On 24 November last year, Deloitte and Swiss Re held a combined Virtual Insights Session on the topic of Assistive Voice Analytics.
Brendon Fehon introduced the topic (twice in fact, as we had some technical challenges initially!). Brendon described the scenario of a remediation exercise that required the remediation team to review 900 thousand phone calls from 80 thousand customers. The complexity and time implications of doing this manually would have been prohibitive, and the project therefore resolved to use an AI-driven solution – Assistive Voice Analytics, or AVA.
Mike Fowlds then set out some of the challenges of the task. The review needed to identify not only instances where the sales agent provided overtly incorrect or misleading information, but also cases where the agent overlooked or ignored customer hesitancy or vulnerability. The telephone records available were also not ideal, with multiple legacy telephony systems stretching over a period of 10 years, and with an absence of call metadata.
Elea Wurth then introduced the solution infrastructure, AI-driven natural language processing (NPL) which supported machine learning and voice data processing. The highlight of the session was her demonstration of the AVA tool. Elea gave an example using the tool of a voice recording between a sales agent and a potential customer. The call was flagged as high risk because the customer alluded to not being able to afford the insurance product on offer.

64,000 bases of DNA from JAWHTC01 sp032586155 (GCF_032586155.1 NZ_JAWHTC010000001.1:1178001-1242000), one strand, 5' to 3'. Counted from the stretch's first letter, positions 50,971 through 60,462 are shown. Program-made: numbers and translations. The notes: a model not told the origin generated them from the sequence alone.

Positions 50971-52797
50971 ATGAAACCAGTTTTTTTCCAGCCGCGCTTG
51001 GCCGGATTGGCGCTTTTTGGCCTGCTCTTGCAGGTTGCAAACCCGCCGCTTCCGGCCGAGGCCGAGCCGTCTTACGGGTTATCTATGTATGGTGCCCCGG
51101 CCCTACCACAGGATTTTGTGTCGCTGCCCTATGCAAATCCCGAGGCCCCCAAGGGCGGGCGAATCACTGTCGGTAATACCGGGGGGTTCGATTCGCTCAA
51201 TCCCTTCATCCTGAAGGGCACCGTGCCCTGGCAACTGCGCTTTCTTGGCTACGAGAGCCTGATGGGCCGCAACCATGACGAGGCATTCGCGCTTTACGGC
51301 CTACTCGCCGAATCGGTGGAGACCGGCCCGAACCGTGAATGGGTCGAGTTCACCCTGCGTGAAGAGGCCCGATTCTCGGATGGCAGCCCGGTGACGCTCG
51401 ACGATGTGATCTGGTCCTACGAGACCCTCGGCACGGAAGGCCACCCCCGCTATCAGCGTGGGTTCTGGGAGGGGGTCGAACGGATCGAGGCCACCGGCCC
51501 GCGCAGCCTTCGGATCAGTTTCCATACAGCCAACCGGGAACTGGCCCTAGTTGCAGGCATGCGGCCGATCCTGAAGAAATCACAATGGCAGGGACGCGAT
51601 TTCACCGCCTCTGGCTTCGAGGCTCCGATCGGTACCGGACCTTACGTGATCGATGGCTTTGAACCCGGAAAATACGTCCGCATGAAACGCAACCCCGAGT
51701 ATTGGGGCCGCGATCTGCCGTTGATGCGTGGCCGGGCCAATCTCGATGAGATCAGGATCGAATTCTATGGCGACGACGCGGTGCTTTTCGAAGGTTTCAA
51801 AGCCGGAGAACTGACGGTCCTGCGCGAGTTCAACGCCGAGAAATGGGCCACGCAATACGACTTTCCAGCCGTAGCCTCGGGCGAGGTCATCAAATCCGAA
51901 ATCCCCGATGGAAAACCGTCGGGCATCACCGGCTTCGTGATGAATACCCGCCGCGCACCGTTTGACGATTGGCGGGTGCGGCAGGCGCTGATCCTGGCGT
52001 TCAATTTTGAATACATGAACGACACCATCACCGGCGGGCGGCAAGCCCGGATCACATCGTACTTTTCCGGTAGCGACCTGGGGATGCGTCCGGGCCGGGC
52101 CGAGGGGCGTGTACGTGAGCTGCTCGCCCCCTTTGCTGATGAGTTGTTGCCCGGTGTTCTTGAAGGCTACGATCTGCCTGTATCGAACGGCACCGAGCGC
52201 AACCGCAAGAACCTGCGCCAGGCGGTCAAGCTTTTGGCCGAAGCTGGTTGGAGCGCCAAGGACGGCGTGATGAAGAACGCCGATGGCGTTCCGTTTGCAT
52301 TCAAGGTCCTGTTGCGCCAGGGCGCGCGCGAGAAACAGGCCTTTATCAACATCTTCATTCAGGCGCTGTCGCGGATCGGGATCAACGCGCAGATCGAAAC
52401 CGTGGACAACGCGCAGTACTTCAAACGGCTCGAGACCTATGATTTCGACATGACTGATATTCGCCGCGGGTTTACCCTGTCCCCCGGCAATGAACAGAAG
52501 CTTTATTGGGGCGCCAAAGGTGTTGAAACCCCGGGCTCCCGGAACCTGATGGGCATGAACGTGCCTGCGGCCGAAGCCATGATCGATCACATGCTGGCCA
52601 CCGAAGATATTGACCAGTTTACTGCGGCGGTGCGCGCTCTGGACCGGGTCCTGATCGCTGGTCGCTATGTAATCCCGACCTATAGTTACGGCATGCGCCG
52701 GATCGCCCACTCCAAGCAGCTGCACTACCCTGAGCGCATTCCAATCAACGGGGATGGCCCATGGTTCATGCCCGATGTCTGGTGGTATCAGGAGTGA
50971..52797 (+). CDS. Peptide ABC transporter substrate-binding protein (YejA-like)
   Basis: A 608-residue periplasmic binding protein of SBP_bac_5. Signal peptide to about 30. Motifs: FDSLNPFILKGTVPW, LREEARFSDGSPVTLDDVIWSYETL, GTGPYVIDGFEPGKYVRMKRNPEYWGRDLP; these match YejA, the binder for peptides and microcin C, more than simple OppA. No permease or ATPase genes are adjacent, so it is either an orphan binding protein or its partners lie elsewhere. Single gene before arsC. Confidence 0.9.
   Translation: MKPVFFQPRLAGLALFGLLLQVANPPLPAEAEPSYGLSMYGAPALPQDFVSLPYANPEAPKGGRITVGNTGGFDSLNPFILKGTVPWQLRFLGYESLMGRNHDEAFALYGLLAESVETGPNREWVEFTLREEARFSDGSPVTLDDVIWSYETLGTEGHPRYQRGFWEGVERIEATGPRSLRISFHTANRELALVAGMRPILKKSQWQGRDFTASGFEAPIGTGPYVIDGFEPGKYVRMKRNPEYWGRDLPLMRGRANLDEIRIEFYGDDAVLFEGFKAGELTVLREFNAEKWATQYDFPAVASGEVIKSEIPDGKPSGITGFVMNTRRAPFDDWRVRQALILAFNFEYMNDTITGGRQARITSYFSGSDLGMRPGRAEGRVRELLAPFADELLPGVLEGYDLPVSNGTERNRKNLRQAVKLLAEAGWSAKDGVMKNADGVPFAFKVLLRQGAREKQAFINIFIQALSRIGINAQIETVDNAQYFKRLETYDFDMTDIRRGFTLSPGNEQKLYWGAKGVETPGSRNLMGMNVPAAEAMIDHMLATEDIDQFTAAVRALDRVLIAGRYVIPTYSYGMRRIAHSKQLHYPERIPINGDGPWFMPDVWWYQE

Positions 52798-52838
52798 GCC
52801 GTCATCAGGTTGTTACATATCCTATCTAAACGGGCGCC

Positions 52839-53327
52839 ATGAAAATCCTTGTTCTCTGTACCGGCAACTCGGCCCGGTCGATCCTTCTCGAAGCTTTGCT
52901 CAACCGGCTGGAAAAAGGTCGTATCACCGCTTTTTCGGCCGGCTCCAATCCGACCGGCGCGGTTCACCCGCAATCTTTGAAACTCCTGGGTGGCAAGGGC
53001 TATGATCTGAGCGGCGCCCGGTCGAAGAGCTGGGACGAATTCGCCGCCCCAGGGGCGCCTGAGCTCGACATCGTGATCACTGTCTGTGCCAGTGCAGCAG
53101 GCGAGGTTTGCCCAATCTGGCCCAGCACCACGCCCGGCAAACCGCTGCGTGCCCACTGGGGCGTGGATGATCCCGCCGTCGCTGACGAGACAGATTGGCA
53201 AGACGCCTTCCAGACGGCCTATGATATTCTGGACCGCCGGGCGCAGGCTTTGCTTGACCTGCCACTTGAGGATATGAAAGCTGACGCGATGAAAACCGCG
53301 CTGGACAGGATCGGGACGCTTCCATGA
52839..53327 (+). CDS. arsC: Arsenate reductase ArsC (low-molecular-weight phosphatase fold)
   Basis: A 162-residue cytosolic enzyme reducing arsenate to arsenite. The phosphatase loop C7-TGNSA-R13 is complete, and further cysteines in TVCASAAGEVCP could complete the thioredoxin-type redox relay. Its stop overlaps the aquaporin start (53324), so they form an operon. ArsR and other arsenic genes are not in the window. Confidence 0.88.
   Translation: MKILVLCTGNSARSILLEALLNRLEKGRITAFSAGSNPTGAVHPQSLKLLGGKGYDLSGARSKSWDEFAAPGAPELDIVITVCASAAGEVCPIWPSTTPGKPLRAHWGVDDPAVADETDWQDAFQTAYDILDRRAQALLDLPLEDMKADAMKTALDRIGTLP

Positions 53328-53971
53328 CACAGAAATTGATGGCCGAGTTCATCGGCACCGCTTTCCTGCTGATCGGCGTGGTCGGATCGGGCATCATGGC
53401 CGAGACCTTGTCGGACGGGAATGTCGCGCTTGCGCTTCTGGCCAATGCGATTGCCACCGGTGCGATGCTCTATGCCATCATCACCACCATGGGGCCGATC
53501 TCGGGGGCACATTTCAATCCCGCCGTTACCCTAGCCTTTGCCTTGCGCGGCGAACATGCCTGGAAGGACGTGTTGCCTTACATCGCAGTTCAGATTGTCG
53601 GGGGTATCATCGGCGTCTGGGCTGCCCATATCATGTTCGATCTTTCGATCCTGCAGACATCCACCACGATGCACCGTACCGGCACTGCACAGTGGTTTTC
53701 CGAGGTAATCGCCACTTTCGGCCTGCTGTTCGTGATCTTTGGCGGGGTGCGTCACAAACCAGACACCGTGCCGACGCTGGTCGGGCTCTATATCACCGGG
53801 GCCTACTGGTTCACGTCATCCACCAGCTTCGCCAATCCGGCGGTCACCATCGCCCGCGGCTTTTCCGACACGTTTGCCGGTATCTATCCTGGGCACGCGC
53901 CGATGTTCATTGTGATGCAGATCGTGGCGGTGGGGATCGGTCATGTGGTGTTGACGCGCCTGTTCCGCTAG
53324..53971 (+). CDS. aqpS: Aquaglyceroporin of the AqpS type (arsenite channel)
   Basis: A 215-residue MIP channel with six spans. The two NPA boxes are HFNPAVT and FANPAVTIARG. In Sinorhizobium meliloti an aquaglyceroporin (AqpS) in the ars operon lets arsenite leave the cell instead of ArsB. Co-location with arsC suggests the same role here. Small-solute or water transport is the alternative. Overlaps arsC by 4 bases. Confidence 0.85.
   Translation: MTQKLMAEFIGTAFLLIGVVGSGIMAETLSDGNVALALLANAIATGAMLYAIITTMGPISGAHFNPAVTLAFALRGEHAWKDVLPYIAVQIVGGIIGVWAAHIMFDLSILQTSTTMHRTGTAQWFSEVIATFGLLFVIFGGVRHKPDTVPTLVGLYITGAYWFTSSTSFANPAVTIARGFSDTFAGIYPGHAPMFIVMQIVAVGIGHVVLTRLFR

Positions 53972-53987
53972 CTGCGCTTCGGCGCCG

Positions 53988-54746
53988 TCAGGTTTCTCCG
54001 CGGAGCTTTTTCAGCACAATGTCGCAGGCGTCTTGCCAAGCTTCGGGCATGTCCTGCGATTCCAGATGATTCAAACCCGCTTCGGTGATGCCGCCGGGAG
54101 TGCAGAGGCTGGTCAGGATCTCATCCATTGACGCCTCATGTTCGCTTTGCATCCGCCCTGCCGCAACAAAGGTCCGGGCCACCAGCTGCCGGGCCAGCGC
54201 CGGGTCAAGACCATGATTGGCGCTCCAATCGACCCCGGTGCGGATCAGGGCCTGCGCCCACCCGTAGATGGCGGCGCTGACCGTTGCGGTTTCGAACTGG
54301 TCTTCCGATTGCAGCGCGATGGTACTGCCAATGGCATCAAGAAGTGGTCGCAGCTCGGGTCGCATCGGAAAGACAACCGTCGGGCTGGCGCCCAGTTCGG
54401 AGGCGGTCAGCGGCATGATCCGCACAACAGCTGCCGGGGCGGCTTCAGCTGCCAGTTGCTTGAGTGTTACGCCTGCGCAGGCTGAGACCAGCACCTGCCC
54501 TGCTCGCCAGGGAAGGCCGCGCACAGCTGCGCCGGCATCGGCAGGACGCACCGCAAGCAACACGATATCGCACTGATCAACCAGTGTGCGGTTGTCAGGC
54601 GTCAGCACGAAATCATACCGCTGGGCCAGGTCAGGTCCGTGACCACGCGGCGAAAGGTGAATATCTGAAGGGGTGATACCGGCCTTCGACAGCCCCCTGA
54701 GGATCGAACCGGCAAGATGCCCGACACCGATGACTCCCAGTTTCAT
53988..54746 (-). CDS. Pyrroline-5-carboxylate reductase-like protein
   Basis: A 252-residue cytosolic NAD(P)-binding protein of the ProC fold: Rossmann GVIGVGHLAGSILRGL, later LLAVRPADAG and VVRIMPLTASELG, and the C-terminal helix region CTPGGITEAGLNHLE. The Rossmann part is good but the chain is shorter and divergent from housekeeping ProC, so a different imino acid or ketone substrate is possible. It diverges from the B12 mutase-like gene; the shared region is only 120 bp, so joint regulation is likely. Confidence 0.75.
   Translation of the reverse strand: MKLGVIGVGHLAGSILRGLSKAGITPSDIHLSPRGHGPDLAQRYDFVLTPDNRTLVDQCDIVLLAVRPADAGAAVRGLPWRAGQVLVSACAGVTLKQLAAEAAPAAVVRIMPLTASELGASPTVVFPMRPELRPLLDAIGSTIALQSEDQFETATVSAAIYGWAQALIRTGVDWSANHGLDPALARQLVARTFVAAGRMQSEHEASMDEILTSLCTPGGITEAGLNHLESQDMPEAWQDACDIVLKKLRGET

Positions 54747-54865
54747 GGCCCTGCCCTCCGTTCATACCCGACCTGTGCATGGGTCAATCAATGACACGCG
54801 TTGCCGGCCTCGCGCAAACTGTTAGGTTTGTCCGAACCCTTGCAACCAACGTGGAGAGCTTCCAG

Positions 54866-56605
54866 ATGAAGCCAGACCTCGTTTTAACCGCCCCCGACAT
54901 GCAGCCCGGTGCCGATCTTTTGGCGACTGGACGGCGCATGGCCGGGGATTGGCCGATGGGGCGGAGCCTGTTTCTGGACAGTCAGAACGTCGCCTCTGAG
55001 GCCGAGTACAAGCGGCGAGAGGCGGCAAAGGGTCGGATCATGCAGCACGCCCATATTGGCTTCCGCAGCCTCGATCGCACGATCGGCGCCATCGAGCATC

Mike then spoke about the favourable outcome of deploying the solution to production, which resulted in a doubling of the number of cases that each call assessor could review each day. This not only improved cost, accuracy and efficiency but just as importantly improved the customer experience.
Elea spoke briefly about other potential applications of AVA in a call centre environment, to improve operational efficiency, examine customer sentiment and for risk & compliance. She then handed over to Pratik Manhas to go a layer deeper into the technical elements of the solution. Pratik described the transcription functionality of AVA and then the iterative model development approach to identify high-risk calls. As the model iterated through later versions it became increasingly adept at identifying hesitancy and distraction from the customer, affordability concerns, misleading information, and pressure retention.
In summary, the AVA solution was not intended to replace human involvement. The final evaluation of each call needed to be made by a human. Its value came in allowing a vast quantity of sales recordings to be reviewed in a reasonable amount of time, in a consistent way, which ultimately benefited the customer.
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